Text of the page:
Reviewing does put a writer in a difficult position, I think. I’m always afraid I’m going to meet the writer at a conference or class and then they’ll be like, “Ugh. There’s that girl that gave me three stars and said my book lacked inspiration.” LOL


    1. I always try to balance my reviews. If I mention something I don’t like, I make sure I point out something I do. If I like nothing about it, I don’t talk about it. I always worry I’m going to run into an author that I gave an ‘eh’ review of his/her book. Then again, maybe they don’t read reviews (keep fingers crossed), in which case, it wouldn’t matter what I thought anyway. 🙂


    1. They are a Christian publisher but their stories aren’t A-line Christian. They have to have a Christian/God theme. Like Heather’s books are about angels, but they’re also about demons. Merlin’s Blade is another one I got today from Zondervan. It’s a Merlin and King Arthur story. As you know, God played a large roll in King Arthur’s life. There just has to be a strong theme involved.


            1. And my mind was on Harris Stanton. It has been for a while. *wink wink* Check out Zondervan’s site. The last time I checked, one needs an agent to submit. I’m so torn about which way to go..agents/doing it on my own with an indie or big guy like Daw. Agents have ‘ins’ where we don’t, but there are so many good publishers out there that don’t require agents – most though don’t have international or movie rights. Yes, I know. I dream WAY big; I’ve just had so many betas tell me David’s and Eric’s story would be a great movie. I just need to write it as well as it can be written and get it in the right person’s hands. ‘Fire’ will find it’s home.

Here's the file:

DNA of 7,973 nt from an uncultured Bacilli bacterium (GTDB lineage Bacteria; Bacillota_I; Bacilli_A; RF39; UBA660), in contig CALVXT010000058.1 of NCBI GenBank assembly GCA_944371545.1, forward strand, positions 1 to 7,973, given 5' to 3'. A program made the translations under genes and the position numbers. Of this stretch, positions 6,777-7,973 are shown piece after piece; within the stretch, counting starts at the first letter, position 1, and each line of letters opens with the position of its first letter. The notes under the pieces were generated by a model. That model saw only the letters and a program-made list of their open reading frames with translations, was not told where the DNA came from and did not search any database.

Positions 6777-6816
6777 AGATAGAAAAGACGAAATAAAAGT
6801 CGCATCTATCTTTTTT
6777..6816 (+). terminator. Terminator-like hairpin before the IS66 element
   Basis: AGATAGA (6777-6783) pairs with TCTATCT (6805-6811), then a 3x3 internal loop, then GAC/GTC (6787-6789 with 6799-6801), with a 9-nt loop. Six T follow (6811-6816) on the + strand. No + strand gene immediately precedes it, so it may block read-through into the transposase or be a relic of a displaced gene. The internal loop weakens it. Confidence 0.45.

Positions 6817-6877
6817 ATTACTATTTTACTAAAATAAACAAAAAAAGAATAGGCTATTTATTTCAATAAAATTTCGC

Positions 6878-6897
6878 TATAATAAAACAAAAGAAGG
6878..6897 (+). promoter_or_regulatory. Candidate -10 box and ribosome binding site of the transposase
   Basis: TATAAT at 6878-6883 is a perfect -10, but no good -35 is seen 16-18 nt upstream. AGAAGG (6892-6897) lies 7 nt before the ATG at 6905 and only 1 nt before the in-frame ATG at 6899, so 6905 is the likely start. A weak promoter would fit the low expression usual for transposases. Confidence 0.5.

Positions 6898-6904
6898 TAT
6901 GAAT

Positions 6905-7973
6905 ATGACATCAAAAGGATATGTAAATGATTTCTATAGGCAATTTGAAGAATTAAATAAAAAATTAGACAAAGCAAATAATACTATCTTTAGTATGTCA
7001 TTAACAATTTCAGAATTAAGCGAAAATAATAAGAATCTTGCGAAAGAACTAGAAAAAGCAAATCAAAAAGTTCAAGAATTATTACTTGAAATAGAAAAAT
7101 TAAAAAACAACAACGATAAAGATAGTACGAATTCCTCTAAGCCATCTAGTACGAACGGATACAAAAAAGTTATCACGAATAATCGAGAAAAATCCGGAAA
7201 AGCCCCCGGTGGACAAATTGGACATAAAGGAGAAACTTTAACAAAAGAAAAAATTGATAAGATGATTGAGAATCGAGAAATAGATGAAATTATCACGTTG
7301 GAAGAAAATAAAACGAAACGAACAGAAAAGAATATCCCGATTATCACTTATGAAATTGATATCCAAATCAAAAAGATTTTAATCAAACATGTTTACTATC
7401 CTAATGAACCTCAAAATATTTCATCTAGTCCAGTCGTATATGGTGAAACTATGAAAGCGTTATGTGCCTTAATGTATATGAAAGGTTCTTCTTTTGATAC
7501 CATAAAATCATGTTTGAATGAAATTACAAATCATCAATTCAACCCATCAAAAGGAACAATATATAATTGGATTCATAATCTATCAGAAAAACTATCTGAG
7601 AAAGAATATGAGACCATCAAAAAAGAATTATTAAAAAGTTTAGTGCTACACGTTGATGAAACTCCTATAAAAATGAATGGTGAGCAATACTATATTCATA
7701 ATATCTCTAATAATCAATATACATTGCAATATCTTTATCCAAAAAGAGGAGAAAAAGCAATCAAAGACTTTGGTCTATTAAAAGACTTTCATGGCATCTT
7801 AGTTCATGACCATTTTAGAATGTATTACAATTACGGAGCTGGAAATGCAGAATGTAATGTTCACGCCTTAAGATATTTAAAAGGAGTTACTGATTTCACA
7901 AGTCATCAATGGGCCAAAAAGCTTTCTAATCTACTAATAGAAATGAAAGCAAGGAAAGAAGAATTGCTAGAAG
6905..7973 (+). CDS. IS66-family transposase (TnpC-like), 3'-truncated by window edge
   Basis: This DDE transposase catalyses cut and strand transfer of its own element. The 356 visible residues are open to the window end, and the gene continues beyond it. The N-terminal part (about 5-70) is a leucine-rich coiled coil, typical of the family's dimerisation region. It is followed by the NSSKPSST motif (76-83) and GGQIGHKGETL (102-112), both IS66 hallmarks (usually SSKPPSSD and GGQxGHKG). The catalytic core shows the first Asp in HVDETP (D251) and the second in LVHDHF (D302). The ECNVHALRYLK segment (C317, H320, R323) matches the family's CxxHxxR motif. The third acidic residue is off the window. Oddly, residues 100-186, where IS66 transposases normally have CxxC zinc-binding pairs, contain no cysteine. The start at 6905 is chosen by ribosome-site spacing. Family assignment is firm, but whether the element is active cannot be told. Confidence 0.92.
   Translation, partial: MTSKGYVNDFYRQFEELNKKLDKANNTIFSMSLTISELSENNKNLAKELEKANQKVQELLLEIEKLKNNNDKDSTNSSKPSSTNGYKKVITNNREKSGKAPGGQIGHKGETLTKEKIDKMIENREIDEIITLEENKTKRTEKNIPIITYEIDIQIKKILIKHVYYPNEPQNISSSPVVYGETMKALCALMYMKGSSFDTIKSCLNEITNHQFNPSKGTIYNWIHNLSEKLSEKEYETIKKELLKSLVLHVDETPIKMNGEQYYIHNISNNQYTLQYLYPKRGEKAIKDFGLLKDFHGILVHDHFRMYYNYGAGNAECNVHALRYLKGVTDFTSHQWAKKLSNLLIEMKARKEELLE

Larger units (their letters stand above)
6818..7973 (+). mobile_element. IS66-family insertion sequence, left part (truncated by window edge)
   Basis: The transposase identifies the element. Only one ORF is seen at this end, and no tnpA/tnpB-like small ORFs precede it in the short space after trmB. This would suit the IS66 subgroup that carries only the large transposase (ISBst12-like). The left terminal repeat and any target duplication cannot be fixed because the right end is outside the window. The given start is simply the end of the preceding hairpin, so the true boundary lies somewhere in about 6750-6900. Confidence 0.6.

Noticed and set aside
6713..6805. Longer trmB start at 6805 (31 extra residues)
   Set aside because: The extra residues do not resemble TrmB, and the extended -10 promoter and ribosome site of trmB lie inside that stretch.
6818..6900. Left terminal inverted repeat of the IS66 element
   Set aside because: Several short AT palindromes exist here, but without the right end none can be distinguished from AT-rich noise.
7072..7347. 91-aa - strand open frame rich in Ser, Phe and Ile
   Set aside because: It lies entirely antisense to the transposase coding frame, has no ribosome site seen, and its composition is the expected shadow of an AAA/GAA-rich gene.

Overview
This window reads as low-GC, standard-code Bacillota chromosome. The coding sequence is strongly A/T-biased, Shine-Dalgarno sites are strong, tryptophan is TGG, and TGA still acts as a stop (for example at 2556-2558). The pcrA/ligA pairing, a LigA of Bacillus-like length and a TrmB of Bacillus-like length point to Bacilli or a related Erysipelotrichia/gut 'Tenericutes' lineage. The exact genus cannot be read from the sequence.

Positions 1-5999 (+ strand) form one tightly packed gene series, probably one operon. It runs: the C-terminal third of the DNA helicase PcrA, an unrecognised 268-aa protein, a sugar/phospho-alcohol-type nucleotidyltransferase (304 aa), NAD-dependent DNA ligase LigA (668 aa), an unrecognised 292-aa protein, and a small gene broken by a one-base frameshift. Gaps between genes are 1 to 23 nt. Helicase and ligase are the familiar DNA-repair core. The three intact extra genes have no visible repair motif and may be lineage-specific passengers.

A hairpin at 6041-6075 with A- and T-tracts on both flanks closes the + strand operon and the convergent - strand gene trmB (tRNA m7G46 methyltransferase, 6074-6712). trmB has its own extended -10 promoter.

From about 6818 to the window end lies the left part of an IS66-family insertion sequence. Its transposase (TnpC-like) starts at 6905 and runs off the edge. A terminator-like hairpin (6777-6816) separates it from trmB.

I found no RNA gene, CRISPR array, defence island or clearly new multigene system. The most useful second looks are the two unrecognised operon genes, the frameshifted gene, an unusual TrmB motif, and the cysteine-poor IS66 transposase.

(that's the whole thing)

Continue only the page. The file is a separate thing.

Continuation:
2. How awesome! I have had to contact publishers myself for copies, but they always seem willing. I do get stuff sent to me in the mail I didn’t ask for, so that’s also nice. And I like Heather’s books, curious to see what you think of the final one!


    1. I think you can actually contact some publishers and tell them you’d like to review certain books on line and they’ll send you those books. It’s worth a shot. What’s the worst thing they can say? 🙂


  3. Good for you – and I love your honesty about not reviewing if you didn’t like the book. I loved the sentence: ‘If I was a professional reviewer and people waited with bated breath to know what I thought, then that would be a different story.’ Do you think some reviewers really feel like that – God-like, dispensing their judgement? Maybe, but I think they are mistaken.


    1. I don’t think reviewers necessarily think that, but you do have your ‘famous’ reviewers for the NYTimes as well as other newspapers or magazines that people read and base their buying habits upon. Kind of like Siskel and Ebert when they did their movie reviews. I don’t think they felt ‘god-like’, but I knew some people that wouldn’t see a movie if they gave it two thumbs down. Professional reviewers have lots of ‘swaying power’, whether they like to think they do or not. :-).